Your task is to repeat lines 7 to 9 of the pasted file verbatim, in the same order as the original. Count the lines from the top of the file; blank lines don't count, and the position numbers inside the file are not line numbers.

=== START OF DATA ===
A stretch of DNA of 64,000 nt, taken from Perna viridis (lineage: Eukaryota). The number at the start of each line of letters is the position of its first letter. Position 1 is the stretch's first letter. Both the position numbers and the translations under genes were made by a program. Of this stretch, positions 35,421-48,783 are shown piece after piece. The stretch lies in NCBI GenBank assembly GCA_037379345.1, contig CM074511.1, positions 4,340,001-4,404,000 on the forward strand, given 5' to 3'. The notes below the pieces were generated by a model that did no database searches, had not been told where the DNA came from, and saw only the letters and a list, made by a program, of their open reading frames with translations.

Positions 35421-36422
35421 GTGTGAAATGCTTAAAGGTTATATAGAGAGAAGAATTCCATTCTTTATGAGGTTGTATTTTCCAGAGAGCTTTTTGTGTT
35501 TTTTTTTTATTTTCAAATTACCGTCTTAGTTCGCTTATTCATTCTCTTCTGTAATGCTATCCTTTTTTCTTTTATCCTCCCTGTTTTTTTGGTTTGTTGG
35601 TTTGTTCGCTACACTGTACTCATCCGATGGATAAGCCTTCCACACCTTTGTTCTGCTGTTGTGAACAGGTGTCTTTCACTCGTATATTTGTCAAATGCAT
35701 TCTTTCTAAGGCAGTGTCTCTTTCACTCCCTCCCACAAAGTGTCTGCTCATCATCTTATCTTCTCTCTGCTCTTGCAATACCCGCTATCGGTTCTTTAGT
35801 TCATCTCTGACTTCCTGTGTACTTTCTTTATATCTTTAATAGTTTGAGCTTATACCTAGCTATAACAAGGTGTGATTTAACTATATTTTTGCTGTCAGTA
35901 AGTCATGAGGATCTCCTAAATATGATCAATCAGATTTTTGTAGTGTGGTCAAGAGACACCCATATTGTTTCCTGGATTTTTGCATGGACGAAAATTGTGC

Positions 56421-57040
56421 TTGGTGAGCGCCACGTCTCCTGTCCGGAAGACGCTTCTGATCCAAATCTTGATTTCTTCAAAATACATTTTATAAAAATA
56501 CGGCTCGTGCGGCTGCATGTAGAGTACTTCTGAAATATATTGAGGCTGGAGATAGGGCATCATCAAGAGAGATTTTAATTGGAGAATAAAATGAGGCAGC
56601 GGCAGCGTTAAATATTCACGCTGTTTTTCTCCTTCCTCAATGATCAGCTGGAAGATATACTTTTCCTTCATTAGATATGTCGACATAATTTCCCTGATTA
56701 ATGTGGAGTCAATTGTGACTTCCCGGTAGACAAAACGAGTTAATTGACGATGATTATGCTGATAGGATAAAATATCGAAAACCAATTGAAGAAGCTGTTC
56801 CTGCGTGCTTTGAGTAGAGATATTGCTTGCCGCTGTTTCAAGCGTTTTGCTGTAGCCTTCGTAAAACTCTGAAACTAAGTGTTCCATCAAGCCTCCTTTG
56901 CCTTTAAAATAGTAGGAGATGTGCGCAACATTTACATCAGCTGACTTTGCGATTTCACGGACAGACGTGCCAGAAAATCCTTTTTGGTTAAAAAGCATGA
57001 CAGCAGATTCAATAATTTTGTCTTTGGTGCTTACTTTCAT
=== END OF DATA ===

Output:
35801 TCATCTCTGACTTCCTGTGTACTTTCTTTATATCTTTAATAGTTTGAGCTTATACCTAGCTATAACAAGGTGTGATTTAACTATATTTTTGCTGTCAGTA
35901 AGTCATGAGGATCTCCTAAATATGATCAATCAGATTTTTGTAGTGTGGTCAAGAGACACCCATATTGTTTCCTGGATTTTTGCATGGACGAAAATTGTGC

Positions 56421-57040